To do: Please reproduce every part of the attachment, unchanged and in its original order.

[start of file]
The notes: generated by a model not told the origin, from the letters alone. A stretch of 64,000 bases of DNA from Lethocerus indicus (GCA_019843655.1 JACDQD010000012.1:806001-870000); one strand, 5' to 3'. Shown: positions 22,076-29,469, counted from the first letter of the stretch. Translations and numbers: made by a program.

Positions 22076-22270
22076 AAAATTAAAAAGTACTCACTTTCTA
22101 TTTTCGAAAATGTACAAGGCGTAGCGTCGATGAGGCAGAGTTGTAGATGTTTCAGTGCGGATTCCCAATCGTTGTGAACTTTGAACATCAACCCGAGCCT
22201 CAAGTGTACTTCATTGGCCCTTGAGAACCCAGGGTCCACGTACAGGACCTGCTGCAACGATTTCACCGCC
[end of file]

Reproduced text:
The notes: generated by a model not told the origin, from the letters alone. A stretch of 64,000 bases of DNA from Lethocerus indicus (GCA_019843655.1 JACDQD010000012.1:806001-870000); one strand, 5' to 3'. Shown: positions 22,076-29,469, counted from the first letter of the stretch. Translations and numbers: made by a program.

Positions 22076-22270
22076 AAAATTAAAAAGTACTCACTTTCTA
22101 TTTTCGAAAATGTACAAGGCGTAGCGTCGATGAGGCAGAGTTGTAGATGTTTCAGTGCGGATTCCCAATCGTTGTGAACTTTGAACATCAACCCGAGCCT
22201 CAAGTGTACTTCATTGGCCCTTGAGAACCCAGGGTCCACGTACAGGACCTGCTGCAACGATTTCACCGCC